Somerset has been branded a ‘dental desert’ as thousands of patients across the county struggle to get access to dental care.
There has been a mass exodus of NHS dentists in England in the last year, which has left the health service with its smallest workforce in a decade.
The situation is particularly dire in Somerset, where residents are unable to register as new NHS dentist patients. They have spoken of being left in tears after having to pay £1,100 for treatment amid the cost of living crisis.
NHS officials have been forced to set up a helpline for the county’s 500,000 people to access emergency dental care.
But the local health service is struggling to find NHS dentists to complete the work, according to patient champion organisation Healthwatch Somerset.
A third of the calls it receives are about problems accessing NHS dentistry, many of them regarding children and pregnant women — who are entitled to free care.
Healthwatch Somerset also warned some elderly people in care homes were being struck off NHS dentist lists after not being able to attend an appointment throughout the pandemic.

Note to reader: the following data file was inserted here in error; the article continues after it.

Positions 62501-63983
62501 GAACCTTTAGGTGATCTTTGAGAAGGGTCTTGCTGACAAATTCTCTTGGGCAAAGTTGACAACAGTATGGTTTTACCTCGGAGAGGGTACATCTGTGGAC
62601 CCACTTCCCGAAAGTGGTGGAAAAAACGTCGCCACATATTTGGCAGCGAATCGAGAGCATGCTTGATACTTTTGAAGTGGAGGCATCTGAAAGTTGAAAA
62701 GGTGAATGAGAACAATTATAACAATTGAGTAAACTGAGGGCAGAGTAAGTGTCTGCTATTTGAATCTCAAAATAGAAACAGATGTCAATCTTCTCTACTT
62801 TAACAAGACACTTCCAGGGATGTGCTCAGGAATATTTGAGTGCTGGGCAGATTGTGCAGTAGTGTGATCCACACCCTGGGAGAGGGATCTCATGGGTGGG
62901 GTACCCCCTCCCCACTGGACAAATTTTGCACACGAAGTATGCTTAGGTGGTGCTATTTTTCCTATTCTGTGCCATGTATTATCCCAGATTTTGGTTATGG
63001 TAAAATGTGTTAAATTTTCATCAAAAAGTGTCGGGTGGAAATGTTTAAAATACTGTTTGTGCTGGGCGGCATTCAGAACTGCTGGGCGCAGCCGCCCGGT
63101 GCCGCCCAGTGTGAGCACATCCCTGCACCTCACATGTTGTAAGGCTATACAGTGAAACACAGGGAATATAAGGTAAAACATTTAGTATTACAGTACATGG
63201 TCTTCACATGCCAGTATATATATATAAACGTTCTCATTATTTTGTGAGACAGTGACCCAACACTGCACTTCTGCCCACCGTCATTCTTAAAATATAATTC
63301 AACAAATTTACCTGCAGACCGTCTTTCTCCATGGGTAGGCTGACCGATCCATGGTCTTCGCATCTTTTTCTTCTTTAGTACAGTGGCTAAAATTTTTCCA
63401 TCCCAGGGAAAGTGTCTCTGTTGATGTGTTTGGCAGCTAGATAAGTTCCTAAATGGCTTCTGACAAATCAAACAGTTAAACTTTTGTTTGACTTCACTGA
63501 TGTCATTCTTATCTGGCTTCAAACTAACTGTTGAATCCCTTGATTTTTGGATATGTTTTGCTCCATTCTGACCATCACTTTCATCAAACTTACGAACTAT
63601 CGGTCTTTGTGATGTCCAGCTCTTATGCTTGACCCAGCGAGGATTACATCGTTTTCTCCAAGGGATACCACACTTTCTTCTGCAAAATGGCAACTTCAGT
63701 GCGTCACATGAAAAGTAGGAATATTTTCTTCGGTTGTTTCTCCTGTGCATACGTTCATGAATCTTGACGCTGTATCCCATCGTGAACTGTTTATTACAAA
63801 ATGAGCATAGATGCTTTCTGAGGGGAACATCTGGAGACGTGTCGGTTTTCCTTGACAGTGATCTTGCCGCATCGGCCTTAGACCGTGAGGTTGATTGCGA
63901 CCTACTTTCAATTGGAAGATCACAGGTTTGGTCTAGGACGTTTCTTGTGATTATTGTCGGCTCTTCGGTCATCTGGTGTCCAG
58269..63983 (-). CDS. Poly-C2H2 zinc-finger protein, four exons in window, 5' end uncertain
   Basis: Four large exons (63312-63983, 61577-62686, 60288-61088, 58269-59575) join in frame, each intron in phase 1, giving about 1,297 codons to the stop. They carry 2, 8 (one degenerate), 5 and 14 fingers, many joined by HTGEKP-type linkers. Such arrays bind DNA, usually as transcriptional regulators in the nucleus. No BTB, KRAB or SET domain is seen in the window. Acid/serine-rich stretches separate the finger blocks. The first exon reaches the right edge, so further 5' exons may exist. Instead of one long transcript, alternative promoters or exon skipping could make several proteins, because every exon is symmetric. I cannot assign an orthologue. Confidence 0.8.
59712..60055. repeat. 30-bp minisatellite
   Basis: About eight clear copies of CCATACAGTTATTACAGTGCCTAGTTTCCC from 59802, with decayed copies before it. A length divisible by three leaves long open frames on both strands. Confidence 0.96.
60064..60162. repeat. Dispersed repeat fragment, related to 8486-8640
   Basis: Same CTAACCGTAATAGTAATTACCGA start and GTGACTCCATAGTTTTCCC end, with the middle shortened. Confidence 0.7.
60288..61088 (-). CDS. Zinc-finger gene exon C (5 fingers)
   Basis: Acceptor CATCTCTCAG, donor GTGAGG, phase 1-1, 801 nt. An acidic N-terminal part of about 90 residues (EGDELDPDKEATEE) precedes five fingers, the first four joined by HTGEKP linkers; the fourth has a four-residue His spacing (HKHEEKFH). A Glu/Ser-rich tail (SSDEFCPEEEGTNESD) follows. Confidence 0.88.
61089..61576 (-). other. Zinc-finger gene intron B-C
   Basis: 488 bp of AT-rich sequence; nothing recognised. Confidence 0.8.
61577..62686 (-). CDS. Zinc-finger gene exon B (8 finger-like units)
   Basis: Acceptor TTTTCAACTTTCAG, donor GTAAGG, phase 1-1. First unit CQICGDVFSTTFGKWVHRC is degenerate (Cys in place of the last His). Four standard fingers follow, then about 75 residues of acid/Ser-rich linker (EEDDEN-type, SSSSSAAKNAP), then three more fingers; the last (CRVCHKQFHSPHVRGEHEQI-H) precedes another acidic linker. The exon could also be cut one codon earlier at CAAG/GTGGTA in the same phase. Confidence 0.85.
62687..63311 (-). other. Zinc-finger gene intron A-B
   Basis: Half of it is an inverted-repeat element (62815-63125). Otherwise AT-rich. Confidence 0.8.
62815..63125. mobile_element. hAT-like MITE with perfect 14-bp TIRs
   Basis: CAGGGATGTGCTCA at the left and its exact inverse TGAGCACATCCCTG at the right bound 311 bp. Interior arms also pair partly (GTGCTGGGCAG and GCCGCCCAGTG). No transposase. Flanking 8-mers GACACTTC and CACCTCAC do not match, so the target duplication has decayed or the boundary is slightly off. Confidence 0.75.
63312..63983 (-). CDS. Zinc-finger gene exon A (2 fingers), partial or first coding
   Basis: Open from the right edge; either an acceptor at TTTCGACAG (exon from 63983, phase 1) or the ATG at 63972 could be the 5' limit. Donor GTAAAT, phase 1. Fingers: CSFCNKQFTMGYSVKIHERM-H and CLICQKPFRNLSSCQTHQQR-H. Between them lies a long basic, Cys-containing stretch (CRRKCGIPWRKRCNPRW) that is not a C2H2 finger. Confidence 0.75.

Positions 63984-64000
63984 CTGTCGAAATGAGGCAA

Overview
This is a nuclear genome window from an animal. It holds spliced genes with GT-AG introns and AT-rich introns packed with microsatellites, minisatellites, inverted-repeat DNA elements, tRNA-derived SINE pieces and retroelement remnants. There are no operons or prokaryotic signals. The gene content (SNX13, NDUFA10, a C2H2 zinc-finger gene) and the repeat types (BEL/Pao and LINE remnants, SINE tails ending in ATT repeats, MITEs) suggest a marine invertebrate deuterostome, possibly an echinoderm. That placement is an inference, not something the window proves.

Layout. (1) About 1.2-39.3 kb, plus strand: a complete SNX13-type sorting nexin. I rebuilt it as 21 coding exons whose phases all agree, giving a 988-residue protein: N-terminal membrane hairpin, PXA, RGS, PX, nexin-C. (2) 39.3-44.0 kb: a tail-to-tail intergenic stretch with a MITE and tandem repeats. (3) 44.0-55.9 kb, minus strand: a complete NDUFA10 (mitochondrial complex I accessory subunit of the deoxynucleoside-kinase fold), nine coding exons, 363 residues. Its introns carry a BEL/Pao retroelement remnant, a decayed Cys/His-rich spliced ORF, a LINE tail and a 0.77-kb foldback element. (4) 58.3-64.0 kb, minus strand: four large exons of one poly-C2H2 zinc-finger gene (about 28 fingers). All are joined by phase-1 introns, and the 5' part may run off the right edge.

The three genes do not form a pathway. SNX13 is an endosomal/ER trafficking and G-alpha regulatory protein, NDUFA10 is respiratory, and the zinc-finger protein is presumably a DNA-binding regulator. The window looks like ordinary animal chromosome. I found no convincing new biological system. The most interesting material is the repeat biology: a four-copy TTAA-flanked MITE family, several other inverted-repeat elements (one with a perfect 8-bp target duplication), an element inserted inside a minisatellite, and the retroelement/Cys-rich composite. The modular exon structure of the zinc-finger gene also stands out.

Many dentists take patients off their lists if they have not attended an appointment in a set amount of time.
Across the country more widely, millions have been left without access to care after some 2,000 dentists quit the NHS in England last year.
Campaign groups warn patients are facing a ‘twin crisis’ of access and affordability, which could widen inequalities — despite the Government’s ‘levelling-up’ agenda.
Millions of people have been left without access to dental care after the number of NHS dentists fell to their lowest level ever last year
Lydia Davis, who moved to Bridgwater, Somerset, in early 2020, said she has not been able to find an NHS dentist within a two-hour radius